The Playhouse, Edinburgh
13 September 1984
Having released their fifth studio album titled Powerslave, Iron Maiden were now taking their show round the world. Literally. The tour had started on the 9th of August 1984 in Poland and would finally come to a close in California the following July. They played in over 20 countries and the album Live After Death would be recorded at the Hammersmith Odeon in London and Long Beach Arena in Los Angeles. The album came with a booklet listing all the tour dates and gave details of the daily crew work schedule.
Anyone who saw them on that tour will remember the impressive Ancient Egyptian-themed stage set based on the Powerslave album artwork of Derek Riggs. The roadies would start at 8am and by 4pm all the lights, PA, band equipment and special flooring would be in place along with the stage set. After the sound check, the support band's equipment would be set up. The doors would open at 6:30pm and the show would start one hour later. After Maiden finished their set at 10:30pm it would take another three and a half hours to break everything down, load it into the trucks and set off for the next show.
It is only right and proper that I should mention all the hard working men and women who bring these concerts to us. The roadies, technicians, riggers, truck and bus drivers, catering staff and those at all the venues serving us drinks, selling us merchandise and yes, even the much loathed security staff, the bouncers. It took none other than Motorhead to sing the praises of roadies in their song 'We Are The Road Crew' from their album Ace of Spades. It's well worth a listen if you're unfamiliar with it.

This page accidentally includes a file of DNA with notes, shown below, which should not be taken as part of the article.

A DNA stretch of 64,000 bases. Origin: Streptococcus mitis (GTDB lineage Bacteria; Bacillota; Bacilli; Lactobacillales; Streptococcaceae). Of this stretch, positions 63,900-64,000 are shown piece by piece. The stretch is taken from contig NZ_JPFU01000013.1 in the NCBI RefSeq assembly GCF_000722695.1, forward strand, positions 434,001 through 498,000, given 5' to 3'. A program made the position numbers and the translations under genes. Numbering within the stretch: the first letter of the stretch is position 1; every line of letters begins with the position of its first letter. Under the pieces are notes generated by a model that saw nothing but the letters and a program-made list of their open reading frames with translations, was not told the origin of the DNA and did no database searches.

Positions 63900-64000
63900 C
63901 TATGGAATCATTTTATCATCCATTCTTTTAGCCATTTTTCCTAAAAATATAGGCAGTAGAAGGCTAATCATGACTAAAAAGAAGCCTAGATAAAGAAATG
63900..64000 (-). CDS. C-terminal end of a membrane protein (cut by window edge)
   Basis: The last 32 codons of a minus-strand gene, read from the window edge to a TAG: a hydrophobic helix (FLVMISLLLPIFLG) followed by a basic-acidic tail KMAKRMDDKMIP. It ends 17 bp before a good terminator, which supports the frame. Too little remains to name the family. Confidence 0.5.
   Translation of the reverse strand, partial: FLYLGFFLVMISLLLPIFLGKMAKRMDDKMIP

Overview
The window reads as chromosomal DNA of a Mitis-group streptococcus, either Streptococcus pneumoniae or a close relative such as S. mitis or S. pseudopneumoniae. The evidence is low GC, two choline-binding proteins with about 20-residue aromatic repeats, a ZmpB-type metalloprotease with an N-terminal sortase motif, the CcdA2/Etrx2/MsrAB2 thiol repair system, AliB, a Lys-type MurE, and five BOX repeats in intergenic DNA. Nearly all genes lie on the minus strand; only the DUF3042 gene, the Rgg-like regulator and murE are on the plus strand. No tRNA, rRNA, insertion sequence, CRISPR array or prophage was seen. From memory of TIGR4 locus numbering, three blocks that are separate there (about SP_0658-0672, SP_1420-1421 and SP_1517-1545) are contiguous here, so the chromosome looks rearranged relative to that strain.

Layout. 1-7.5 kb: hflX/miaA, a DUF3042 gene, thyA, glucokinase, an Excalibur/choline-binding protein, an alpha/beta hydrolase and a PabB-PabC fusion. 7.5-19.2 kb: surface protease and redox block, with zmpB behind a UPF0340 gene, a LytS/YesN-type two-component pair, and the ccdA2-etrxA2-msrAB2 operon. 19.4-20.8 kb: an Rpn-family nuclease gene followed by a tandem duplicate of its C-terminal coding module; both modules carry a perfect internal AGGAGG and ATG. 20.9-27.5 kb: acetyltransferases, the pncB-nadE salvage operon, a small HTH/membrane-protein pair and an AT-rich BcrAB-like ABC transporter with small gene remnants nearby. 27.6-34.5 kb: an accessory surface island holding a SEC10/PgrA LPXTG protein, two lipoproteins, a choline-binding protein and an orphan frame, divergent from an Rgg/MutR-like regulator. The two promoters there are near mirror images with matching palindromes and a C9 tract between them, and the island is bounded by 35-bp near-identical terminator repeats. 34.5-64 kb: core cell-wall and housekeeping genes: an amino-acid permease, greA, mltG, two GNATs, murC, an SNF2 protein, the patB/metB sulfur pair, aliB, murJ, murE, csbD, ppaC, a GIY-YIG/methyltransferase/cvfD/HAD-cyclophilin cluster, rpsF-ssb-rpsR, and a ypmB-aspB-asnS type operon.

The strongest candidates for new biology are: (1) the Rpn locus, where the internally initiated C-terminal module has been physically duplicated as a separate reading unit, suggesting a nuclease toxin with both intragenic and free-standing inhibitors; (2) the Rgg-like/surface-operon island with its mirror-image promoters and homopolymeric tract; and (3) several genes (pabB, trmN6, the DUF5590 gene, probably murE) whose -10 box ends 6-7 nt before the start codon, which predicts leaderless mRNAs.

The bigger the band, the more likely it is you will have heard of the support act and touring the UK with Maiden was Waysted featuring former UFO bass player Pete Way. It's not often fans will rush down to the stage and start chanting the support band's name before they come on but that's what happened with Waysted.
When the house lights went down heralding the arrival of Iron Maiden we heard the voice of Winston Churchill and his famous "fight them on the beaches” speech before Maiden launched into 'Aces High' from Powerslave. The set featured a mixture of songs from the new album along with favourites like 'The Trooper', 'Run To The Hills' and their theme song 'Iron Maiden'. Despite being at the back of the circle my ears took a real battering as this was undoubtedly one of the loudest gigs I ever went to at the Playhouse, eclipsed only by Motorhead later that year. But unlike Motorhead, Iron Maiden's sound was crystal clear.
These days venues will often supply free ear plugs but back in the 80s, having a buzzing sound in your ears for a day or two after a concert was part of the experience. I am probably not the only 40-something who suffers from tinnitus due to all the excessively loud gigs I went to in my youth and this is one of the reasons why I have become more of a folk music fan in recent years. Earache is no fun.